In 1990, Carlos Danel and Carlos Labarthe co-founded Compartamos—which means "let's share" in Spanish—to provide poor residents (mainly rural women) of Mexico with access to economic opportunities. At its inception Compartamos was a nonprofit organization serving mainly indigenous, rural women in some of the poorest regions in Mexico. The company has since evolved into a commercial bank. While some are critical of the company for what they believe is its emphasis on profits over social returns, our research into microfinance and social investment provides a more nuanced response to the criticism. Nonetheless, there's no denying Compartamos' impact on the region. It is currently one of the largest microcredit institutions in all of Latin America. Most of its more than 600,000 clients live in rural areas of Mexico.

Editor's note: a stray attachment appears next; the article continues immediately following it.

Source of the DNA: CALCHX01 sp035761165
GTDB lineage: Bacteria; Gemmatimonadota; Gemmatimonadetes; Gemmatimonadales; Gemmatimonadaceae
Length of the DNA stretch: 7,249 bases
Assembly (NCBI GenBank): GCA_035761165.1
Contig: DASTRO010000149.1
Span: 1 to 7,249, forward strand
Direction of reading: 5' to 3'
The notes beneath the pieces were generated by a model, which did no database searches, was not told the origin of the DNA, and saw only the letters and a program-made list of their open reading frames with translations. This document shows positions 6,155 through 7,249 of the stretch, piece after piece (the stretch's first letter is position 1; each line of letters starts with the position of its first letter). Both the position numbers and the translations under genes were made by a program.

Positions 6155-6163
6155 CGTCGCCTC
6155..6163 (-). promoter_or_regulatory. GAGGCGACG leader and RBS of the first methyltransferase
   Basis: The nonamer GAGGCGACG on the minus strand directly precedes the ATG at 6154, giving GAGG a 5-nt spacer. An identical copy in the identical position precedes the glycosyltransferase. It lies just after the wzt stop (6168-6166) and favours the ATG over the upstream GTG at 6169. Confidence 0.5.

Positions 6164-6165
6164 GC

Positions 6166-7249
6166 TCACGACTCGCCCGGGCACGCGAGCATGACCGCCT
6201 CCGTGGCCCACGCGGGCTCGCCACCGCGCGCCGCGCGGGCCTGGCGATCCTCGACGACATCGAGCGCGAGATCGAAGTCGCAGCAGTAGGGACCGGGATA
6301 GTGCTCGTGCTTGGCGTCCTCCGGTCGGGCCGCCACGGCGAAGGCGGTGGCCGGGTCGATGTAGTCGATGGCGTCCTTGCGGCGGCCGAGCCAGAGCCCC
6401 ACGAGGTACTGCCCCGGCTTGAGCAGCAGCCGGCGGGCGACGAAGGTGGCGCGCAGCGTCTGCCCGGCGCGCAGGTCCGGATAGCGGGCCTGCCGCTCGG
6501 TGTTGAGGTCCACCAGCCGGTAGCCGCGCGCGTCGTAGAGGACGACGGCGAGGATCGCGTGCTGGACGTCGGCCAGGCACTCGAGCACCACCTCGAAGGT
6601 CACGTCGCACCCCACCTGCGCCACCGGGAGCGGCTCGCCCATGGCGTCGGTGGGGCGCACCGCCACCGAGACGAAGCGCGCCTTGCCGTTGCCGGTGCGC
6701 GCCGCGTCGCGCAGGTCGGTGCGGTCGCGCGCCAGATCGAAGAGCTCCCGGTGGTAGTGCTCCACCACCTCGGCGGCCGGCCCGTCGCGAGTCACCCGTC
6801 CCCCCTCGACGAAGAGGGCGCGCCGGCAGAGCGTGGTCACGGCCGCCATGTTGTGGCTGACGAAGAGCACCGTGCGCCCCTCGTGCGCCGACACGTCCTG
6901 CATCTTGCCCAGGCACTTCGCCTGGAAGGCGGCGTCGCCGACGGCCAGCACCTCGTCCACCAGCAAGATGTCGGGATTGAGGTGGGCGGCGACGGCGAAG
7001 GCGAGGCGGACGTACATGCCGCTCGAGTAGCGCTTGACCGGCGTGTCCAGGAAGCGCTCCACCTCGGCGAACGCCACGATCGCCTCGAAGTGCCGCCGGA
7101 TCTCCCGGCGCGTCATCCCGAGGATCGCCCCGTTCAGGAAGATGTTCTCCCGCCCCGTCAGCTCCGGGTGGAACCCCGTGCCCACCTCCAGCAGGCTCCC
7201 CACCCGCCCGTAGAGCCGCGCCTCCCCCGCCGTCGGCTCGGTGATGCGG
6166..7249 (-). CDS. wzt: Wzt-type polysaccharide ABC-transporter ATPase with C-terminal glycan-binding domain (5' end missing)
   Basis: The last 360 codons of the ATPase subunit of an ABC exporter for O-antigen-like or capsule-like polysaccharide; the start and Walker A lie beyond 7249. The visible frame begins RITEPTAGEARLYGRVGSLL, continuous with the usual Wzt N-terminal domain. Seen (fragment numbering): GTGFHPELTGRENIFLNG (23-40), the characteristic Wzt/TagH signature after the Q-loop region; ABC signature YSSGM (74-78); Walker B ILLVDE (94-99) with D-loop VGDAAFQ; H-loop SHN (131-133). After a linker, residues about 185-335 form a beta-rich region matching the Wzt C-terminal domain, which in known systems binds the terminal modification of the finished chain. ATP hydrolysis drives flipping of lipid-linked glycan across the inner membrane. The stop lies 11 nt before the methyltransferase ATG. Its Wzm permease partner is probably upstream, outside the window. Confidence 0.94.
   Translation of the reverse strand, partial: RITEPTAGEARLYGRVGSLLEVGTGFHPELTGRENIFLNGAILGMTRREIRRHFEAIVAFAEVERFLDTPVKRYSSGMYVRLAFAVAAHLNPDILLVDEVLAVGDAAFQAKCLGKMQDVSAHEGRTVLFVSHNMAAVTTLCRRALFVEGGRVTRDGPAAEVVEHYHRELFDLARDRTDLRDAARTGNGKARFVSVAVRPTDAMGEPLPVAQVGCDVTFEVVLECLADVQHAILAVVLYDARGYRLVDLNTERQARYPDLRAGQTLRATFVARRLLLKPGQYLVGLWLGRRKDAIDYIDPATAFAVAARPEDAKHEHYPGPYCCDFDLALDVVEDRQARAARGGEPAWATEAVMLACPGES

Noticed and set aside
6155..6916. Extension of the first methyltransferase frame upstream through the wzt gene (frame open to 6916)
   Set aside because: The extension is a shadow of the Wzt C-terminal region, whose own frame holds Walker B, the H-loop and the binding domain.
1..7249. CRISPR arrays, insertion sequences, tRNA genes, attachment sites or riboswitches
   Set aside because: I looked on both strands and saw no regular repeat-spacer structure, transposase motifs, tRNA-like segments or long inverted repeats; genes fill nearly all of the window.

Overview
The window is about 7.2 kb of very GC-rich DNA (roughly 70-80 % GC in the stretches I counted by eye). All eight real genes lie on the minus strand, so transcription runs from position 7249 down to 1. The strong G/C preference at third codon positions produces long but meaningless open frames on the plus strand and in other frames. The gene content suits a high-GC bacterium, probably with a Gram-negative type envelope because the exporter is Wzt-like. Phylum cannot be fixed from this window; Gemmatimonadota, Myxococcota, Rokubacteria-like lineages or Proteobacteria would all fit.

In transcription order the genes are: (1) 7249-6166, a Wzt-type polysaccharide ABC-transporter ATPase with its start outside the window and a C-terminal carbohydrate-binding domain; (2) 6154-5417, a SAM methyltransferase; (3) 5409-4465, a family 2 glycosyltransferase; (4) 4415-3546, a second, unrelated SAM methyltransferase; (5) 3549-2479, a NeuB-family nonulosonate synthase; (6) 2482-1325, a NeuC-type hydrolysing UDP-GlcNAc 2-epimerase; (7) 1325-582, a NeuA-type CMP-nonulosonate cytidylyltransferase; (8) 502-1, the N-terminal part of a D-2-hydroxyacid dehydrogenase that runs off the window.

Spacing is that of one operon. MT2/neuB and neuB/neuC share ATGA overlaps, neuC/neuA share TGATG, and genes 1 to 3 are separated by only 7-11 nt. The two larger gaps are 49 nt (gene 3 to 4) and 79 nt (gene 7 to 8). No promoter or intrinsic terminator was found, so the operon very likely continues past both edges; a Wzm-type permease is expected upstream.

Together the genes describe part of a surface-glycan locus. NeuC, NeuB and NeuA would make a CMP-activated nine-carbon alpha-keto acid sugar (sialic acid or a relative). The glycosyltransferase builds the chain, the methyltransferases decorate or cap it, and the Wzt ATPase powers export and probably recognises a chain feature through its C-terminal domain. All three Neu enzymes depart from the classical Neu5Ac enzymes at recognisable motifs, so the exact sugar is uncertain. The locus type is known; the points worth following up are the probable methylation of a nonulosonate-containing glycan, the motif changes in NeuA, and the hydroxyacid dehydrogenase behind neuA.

We caught up with Carlos Danel in New York, when he was in town for a conference to ask him about some of the most critical questions facing the microfinance industry.